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OTTAWA, May 31 (Reuters) - The Bank of Canada should keep interest rates low and Canada's federal government should be ready with more fiscal stimulus in the event of an economic downturn, the International Monetary Fund said on Wednesday in a report that reiterated warnings about Canada's hot housing market and high household debt.
In an annual assessment of Canada's economy, the IMF said while it expects the recovery to gain momentum in the near term, risks to the outlook are significant - including a sharp correction in housing and U.S. protectionism.
The IMF staff said the Bank of Canada's cautious approach is justifiable given the "considerable uncertainty" around the economic outlook, and said monetary policy should stay accommodative and gradually tighten as signs of durable growth and inflationary pressures emerge.
"The Bank could aim to achieve a small and temporary overshoot of the inflation target to better manage the downside risks to the inflation outlook and reinforce the symmetry of the inflation target," the report said.
The central bank has held rates steady at 0.5 percent since 2015 in a bid to boost growth in the wake of an oil price slump.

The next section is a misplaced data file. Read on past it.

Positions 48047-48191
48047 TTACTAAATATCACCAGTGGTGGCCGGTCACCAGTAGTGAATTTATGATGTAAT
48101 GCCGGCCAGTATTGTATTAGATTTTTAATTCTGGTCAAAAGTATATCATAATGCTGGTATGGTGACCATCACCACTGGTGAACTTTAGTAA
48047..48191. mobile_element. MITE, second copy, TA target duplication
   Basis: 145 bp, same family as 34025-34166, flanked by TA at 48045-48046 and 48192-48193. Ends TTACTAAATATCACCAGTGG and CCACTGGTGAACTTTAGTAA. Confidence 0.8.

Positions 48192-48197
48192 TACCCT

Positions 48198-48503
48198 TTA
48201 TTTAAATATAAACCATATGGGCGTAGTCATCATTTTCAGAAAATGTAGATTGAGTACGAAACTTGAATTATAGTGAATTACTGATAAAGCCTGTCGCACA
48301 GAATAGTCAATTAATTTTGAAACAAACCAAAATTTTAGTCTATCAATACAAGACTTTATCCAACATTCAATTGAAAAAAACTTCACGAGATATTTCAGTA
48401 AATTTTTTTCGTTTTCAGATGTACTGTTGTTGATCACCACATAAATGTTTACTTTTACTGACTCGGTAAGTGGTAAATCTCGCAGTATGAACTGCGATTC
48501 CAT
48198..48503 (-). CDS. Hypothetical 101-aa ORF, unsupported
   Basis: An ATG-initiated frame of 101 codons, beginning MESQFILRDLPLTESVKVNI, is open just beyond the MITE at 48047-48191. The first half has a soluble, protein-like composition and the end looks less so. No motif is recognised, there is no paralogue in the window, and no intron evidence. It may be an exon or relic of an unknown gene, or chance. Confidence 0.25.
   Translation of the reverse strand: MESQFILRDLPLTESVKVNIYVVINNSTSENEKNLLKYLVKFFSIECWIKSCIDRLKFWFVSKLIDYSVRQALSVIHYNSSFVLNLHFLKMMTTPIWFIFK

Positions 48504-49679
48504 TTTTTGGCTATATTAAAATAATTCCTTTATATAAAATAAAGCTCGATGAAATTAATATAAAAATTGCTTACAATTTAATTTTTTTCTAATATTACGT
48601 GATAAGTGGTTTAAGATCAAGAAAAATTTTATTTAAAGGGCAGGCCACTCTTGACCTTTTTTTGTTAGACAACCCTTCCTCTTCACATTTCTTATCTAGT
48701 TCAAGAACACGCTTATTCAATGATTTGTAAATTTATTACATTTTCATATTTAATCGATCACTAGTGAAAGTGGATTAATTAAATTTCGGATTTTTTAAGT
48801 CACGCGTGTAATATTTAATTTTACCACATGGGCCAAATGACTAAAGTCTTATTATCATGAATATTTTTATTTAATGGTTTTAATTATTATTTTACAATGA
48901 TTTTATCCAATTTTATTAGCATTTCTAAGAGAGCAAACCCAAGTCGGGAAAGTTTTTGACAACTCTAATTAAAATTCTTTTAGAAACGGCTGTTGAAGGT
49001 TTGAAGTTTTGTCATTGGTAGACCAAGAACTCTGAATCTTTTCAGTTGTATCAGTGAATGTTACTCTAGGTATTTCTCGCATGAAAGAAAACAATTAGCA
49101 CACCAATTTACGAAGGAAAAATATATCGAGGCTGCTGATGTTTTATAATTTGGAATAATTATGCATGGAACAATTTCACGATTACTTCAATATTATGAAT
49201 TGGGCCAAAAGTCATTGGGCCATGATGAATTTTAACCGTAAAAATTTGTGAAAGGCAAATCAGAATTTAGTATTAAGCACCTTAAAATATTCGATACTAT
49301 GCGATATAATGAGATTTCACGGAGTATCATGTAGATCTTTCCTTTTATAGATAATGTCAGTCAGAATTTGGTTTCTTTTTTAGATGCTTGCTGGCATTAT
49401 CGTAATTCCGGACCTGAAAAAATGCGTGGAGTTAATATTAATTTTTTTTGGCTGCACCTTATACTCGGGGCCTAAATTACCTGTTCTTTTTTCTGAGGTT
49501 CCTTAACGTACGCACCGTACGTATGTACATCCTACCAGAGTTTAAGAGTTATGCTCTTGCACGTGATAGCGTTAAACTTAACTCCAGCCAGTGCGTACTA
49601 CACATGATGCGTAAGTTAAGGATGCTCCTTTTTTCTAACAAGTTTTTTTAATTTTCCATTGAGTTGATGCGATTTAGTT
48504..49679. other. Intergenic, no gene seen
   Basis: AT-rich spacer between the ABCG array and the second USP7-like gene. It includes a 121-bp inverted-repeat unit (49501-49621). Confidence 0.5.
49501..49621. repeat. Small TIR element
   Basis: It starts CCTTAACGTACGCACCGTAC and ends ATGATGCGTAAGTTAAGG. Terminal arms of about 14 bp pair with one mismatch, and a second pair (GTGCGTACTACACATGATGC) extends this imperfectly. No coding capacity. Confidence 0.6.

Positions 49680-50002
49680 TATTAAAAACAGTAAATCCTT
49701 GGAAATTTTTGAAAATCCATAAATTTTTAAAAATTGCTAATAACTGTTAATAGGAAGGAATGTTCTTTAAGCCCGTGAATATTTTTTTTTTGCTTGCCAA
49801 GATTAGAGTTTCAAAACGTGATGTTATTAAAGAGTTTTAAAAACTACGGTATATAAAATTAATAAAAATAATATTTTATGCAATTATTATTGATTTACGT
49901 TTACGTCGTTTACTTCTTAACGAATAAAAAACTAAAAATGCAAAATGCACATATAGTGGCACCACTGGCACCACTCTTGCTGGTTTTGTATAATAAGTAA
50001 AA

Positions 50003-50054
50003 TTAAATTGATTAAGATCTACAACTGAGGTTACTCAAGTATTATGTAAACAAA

The IMF warned a sharp correction in housing could hurt the nation's banks, which have already been downgraded, trigger negative feedback loops in the economy, and lead to contingent claims on the government.
"Financial stability risks could emerge if the housing market correction is accompanied by a severe recession," the report warned.
House prices in Toronto and Vancouver, the nation's largest markets, have more than doubled since 2009 but signs of a slowdown have emerged in the wake of repeated government moves to tighten mortgage lending and the introduction of a foreign buyers tax in those two cities.
Still, the IMF said a further tightening of macroprudential and tax-based measures should be considered to mitigate speculative and investment activity.
It said the foreign buyers tax is discriminatory and urged authorities to replace it with rules or taxes aimed at discouraging speculation without targeting non-residents.
While growth is seen rising to 2.5 percent this year as oil prices stabilize and U.S. growth boosts Canada's economy, GDP growth is expected to slip to 1.9 percent next year as stimulus fades and U.S. growth moderates.
The IMF said fiscal stimulus should be the first line of defense if downside risks materialize, because there is a risk further easing of monetary policy could worsen household debt and housing imbalances. (Reporting by Andrea Hopkins; Editing by Andrea Ricci)